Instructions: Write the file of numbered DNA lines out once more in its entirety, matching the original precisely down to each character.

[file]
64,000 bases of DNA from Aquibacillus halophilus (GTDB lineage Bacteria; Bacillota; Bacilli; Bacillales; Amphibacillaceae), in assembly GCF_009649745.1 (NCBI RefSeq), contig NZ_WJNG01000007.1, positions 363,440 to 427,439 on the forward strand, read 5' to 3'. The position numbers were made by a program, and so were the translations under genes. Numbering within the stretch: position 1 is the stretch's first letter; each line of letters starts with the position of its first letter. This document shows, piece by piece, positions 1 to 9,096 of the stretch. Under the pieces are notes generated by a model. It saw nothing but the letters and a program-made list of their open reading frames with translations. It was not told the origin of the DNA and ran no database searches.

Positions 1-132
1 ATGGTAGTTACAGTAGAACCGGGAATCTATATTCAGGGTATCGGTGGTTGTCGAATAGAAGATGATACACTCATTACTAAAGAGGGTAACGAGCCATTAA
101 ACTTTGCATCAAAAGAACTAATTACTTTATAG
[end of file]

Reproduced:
64,000 bases of DNA from Aquibacillus halophilus (GTDB lineage Bacteria; Bacillota; Bacilli; Bacillales; Amphibacillaceae), in assembly GCF_009649745.1 (NCBI RefSeq), contig NZ_WJNG01000007.1, positions 363,440 to 427,439 on the forward strand, read 5' to 3'. The position numbers were made by a program, and so were the translations under genes. Numbering within the stretch: position 1 is the stretch's first letter; each line of letters starts with the position of its first letter. This document shows, piece by piece, positions 1 to 9,096 of the stretch. Under the pieces are notes generated by a model. It saw nothing but the letters and a program-made list of their open reading frames with translations. It was not told the origin of the DNA and ran no database searches.

Positions 1-132
1 ATGGTAGTTACAGTAGAACCGGGAATCTATATTCAGGGTATCGGTGGTTGTCGAATAGAAGATGATACACTCATTACTAAAGAGGGTAACGAGCCATTAA
101 ACTTTGCATCAAAAGAACTAATTACTTTATAG